If you have never done so before, buying finacial products may sound like a magical thing rich people do.
The reality is far more boring. For most people buying financial products means logging in to some online interface or app, selecting a product and clicking the 'buy' button.
The three types of investment institutions you will likely work with are:
- "Service providers" like managers & mutual funds
Exchanges keep track of who owns what
These are the big institutions like the New York Stock Exchange who keep track of who owns what, there are only so many of them.
They usually don't allow retail investors like us to buy products directly with them. We have to do it through a broker. The exchanges are the ones who manage the behind-the-scenes of who owns what.
They a big database holding:
- Who owns what stocks
- Who wants to buy what
- Who wants to sell what
When someone wants to sell something (a stock) for a price someone else wants to buy it for, the exchange moves the asset from person A to person B in their books.
It used to be a lot of shouting people and papers being filled out, now these buildings are mostly filled with computers.
Service providers invest for you
I lumped managers and mutual funds together as they both invest on behalf of you.
Often they allow you to choose a strategy and just forget about it. I only really recommend low-cost funds with automated strategies.
Personally, I love the Dutch 'Brand New Day' or US 'Wealthfront' concepts. They charge you very little and follow Buffett-like strategies usign index funds.
I am vehemently against service providers that charge more than 1% in fees as they tend to massively underperform low cost index funds for any length of time.
Brokers are middle men to buy stocks
A broker is an entity that takes orders from customers and executes them. In the past that means you would call your broker (a person) and tell them "I want to buy 1 Apple stock". They would then go buy the asset and hold it for you.
But this is 2019. We don't like middle men anymore. So now brokers are mostly pieces of software and instead of calling brokers we click some buttons.
Brokers all do the same
Buying any given stock through one broker is the same as buying it through another. Apple stock is Apple stock, Google stock is Google stock. It all ends up in the books of the exchanges.
By extension you want to use a broker that charges as little as possible. Usually there are 2 types of fees:
- Transaction costs
- Management fees
You want 1 to be as low as possible, and I haven't paid 2 in years since discount brokers like the one I use don't charge management fees.
Different exchanges have different stocks
Companies can choose which exchange they want to be listed on. You might find American companies on the New York Stock Exchange (NYSE) and a Dutch company on the the Dutch Euronext exchange.
Usually a broker will be hooked up to most big exchanges.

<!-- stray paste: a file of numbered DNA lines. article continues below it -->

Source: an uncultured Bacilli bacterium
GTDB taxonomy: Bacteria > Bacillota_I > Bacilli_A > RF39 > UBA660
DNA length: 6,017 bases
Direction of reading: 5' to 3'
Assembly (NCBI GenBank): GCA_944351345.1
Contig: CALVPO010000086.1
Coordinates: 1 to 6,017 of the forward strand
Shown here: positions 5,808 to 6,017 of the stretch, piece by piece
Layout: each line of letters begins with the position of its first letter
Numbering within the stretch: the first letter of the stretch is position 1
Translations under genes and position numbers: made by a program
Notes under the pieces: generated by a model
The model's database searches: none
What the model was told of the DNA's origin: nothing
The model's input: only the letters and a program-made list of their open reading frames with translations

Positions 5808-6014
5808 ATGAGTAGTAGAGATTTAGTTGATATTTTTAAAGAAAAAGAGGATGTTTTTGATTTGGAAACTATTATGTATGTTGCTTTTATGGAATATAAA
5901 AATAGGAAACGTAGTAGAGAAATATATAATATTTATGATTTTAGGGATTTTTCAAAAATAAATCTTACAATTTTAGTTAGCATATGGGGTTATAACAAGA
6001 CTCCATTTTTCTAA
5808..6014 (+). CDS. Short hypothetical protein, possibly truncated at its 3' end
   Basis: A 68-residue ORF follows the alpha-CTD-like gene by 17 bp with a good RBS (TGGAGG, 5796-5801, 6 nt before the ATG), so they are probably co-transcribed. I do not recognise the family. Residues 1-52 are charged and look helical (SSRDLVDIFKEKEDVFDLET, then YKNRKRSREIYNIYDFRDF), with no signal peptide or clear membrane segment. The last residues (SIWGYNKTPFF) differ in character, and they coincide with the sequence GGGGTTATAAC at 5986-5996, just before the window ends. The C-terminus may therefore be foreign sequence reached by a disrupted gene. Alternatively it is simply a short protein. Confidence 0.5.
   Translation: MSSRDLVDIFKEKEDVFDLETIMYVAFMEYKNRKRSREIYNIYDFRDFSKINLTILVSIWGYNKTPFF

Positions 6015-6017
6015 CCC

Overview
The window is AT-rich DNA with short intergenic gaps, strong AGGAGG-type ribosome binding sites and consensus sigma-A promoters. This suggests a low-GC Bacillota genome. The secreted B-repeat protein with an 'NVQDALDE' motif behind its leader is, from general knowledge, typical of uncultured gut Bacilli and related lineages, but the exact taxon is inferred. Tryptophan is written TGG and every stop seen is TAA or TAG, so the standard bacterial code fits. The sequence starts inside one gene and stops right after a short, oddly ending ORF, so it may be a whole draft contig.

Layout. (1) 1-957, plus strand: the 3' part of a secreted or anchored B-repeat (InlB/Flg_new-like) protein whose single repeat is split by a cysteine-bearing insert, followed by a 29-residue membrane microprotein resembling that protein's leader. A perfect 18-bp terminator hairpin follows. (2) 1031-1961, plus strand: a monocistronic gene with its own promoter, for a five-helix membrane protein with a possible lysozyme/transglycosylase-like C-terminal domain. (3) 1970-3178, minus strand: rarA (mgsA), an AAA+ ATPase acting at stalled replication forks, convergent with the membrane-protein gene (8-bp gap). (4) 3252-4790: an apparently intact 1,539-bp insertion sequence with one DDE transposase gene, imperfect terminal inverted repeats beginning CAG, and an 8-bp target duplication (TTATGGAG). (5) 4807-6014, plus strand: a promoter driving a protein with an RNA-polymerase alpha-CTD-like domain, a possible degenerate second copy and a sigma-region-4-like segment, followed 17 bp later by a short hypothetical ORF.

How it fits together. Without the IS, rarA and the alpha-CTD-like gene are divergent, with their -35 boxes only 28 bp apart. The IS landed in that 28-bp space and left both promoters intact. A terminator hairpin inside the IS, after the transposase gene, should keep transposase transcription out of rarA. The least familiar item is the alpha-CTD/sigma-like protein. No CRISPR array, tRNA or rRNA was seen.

How to choose a provider
I recommend that you choose whatever suits your chosen strategy:
- If you are investing monthly into a Buffett-like portfolio of index funds, choose a low-cost service provider
- If you are using a more custom strategy like Dalio's all-weather portfolio, choose a discount broker
As a general rule I recommend choosing whatever option will get in your way the least.
For 90% of people that is a service that automatically deducts money from your bank account and invests it for you.
The choice of provider for you will depend on what is available in your country. As a general rule I have heard good things about:
|Region||Automatic investment (service)||Manual investments (broker)|
|Netherlands||Brand new day 👍||de Giro 👍|
👍 means I used it personally and like it.
Do not invest with your bank. Banks charge high fees and their service sucks. Go to a dedicated investing institution.
How to open an account
This is usually as simple as signing up for any online account:
- Go to the website
- Click the 'open account' or 'sign up' button
- Fill in relevant details (and probably give a pic of your passport)
- 🎉 Yay you have an account
Important note: most investing institutions have wonderful service! Banks tend to suck, but service providers and brokers often put great emphasis on taking all the time you need to help you.
I have spend hours calling companies like de Giro, Vanguard and Brand new day. Each and every one took time to answer my questions. Both the simple ones in the beginning and more technical ones later on.
Have questions? Call them.
Confused? Call them.
They are handling your money and often think about their customers in the long term. You might only have €20 to invest today, but over the coming 20 years you will build hundreds of thousands, if not millions worth of wealth. And they know that.
In my experience the right companies treat you like the future high-roller you are.
Once you have an account
If using a service provider you will likely have some simple options like a risk-slider. Generally that sets the proportion stocks to bonds (see the previous article on choosing a strategy).
If you are using a broker things are likely to look far more complex, a bit like a casino in fact. There will be charts and updating numbers everywhere, but don't be intimidated. The process of buying a product is usually as simple as:
- Putting the name of the product in a search bar
- Pressing the buy button
The blinking lights are for day traders who have ADHD, you can ignore most of it. If you are implementing a strategy like Buffett's 90/10 or Dalio's all-weather you are likely to only ever buy 2-5 products.
We'll cover choosing the right financial product in a next post.